THE GROSVENOR GALLERY.
Pzitusrs the Grosvenor Gallery gains from the comparative dullness of the Royal Academy ; at all events, the collection is a pleasant one, after the long round of Burlington House. The very absence of the nursery element, and the eccentricities of several of the artists and amateurs who exhibit here, give a pleasant flavour to the Exhibition,—.a flavour which seems at once more spontaneous and less commercial than is ordinarily the case. But when this first feeling of gratification is over, and the Gallery is viewed dispassionately as a whole, we are forced to acknowledge that here, too, the depressing Art in- fluences of the time are clearly manifest ; there are very few striking pictures, and the majority of the contributors are, if not below their usual average technically speaking, certainly below their average of interest. Besides, the old gods are somewhat deposed here; the Gallery has to a considerable extent lost its special character, and is now only a good average collection of English pictures, with a strong dash of the dilettante element. In this first article we propose only to look quickly round the rooms, reserving detailed criticism for a later period.
Two of Berne Jones's pictures, both small, are here, though the artist's chief work is naturally, now that he has the honour to be an Associate, at the Royal Academy. One of these, a single figure, entitled " Flamma Vestalis," has some of the old feeling, but in both the interest is chiefly of the technical kind. The second picture, which is a " Noli me Tangere," we shall criticise later; suffice it to say here, that it is with regret we motice again in this artist's work the falling-away of his very exquisite sense of colour. Both the above-mentioned composi- tions run over-much to purplish tints, and neither of them, par the one in the Academy, possess any of that glory of colour which made all the earlier work of this artist so admirable.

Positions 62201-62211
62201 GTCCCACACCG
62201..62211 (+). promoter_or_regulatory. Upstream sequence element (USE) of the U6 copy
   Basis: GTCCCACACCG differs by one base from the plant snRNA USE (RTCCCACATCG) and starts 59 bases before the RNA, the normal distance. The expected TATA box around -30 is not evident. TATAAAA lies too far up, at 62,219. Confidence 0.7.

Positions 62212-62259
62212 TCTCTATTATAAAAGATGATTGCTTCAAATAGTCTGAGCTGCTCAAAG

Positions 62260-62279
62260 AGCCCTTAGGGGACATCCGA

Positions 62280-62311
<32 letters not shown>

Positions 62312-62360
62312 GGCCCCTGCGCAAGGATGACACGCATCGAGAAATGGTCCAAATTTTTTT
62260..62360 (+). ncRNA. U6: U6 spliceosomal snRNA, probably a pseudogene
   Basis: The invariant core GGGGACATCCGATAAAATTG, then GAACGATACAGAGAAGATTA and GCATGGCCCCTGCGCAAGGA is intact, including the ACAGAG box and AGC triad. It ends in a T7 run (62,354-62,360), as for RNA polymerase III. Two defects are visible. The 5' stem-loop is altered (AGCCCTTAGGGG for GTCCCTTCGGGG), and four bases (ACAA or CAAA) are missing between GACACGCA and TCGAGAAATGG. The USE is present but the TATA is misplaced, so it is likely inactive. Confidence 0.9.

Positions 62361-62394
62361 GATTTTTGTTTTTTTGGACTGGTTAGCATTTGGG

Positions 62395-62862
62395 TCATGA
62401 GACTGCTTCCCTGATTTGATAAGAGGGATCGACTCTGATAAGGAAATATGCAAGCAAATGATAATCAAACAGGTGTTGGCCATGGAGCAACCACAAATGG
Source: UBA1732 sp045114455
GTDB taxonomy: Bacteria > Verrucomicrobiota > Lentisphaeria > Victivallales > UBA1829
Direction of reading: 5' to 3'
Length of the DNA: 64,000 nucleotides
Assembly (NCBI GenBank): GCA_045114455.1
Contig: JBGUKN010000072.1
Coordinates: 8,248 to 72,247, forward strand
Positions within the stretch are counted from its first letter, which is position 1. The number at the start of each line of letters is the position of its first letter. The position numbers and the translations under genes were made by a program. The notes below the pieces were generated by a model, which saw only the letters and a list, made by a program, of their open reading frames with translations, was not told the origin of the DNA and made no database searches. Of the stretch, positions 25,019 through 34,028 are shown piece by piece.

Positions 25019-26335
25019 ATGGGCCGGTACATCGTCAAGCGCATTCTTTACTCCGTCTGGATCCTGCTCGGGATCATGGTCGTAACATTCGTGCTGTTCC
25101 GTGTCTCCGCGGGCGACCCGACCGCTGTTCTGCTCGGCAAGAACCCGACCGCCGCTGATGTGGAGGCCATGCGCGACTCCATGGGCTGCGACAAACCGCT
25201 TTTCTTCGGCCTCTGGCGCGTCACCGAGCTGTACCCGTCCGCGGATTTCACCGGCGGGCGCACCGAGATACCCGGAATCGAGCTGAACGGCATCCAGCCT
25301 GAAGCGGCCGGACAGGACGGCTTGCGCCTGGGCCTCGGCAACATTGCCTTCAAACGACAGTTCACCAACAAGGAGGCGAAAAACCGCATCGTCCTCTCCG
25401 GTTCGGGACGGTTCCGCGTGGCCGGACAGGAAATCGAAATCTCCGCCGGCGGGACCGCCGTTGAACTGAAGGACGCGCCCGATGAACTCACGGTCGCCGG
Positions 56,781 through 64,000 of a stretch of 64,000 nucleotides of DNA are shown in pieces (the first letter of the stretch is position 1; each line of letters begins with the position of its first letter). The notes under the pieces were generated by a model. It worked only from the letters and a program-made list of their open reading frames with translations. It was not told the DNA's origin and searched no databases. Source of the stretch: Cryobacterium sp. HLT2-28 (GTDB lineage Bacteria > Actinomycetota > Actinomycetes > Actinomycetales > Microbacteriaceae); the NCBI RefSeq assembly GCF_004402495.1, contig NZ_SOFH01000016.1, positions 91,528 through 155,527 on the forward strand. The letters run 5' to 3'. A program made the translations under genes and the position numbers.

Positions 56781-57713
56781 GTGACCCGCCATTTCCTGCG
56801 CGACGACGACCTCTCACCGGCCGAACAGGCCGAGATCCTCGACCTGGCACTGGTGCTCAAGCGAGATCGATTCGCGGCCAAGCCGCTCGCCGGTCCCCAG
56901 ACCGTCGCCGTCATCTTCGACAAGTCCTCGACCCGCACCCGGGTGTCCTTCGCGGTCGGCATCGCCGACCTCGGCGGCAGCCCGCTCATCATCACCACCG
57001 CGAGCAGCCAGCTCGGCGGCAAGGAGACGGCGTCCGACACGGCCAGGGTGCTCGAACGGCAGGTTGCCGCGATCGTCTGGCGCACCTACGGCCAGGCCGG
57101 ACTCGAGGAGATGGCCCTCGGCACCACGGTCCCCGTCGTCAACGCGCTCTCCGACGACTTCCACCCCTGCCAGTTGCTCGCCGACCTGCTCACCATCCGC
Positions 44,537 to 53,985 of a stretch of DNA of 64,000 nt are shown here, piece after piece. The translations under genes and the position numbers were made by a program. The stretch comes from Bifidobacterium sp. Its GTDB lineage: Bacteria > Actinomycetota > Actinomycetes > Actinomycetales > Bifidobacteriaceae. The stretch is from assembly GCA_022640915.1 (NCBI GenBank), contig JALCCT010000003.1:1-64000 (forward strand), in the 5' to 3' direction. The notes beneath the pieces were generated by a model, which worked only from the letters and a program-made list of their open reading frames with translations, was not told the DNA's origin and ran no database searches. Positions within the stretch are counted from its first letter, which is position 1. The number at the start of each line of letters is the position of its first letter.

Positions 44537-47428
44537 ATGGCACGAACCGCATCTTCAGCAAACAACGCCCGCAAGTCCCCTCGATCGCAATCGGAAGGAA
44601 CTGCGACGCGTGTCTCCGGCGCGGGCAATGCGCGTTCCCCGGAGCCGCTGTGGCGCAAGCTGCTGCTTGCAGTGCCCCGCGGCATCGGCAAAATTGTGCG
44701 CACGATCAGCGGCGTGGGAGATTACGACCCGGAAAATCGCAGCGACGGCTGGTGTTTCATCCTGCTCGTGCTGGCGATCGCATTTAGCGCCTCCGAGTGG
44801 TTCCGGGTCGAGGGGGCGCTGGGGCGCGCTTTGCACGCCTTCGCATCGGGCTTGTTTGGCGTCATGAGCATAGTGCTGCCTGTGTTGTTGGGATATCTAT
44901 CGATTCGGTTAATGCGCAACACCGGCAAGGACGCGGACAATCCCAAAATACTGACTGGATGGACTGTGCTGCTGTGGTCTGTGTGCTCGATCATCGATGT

Who is this black, rugged-skinned woman, with eyes like flame, who is fledged " with plumes on brow and breast," and appears in a sort of fiery mist? This is Mr. Watts's idea of "The Soul's Prison," derived, or rather constructed, from a sonnet by Mr. Walter Crane describing that dwelling-place. A most extraordinary picture this, in which the allegory has toppled the art over, almost to its extinction. But, though we say it with the greatest reluctance, there is much evidence this year that Mr. Watts's mind is running too entirely in the direction of symbolism to produce good artistic work. Even the most beautiful thing in this Gallery, which is, we are glad to say, his work (a figure of Hope), has its effect imperilled by the position of the figure on a sphere, presumably intended to represent the world. We say imperilled, because this straining after metaphysical or religious conceptions, this introduction and embodiment of primeval forces, amid more or less super- natural surroundings, is attempting to give to Art the province of literature and religion. There is a conscious didacticism about much of Mr. Watts's later painting, which takes away from our enjoyment, and this is not the more tolerable because the painter's mind is imbued with rather indefinite ideas as to what it is he desires to teach. However, this figure of Hope singkg to the stars to the accompaniment of the